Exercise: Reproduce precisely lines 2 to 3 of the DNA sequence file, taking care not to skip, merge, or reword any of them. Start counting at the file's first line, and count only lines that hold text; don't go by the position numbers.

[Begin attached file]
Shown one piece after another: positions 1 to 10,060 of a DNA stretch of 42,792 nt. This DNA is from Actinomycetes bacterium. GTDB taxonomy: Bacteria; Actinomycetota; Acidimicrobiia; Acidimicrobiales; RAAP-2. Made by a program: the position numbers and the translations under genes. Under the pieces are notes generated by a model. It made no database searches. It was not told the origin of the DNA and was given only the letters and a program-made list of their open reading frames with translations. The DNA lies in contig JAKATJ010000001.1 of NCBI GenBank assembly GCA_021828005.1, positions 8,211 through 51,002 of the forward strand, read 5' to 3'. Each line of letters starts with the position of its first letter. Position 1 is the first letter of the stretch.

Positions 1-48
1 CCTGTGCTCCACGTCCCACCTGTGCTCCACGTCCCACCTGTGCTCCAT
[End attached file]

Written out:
Positions 1-48
1 CCTGTGCTCCACGTCCCACCTGTGCTCCACGTCCCACCTGTGCTCCAT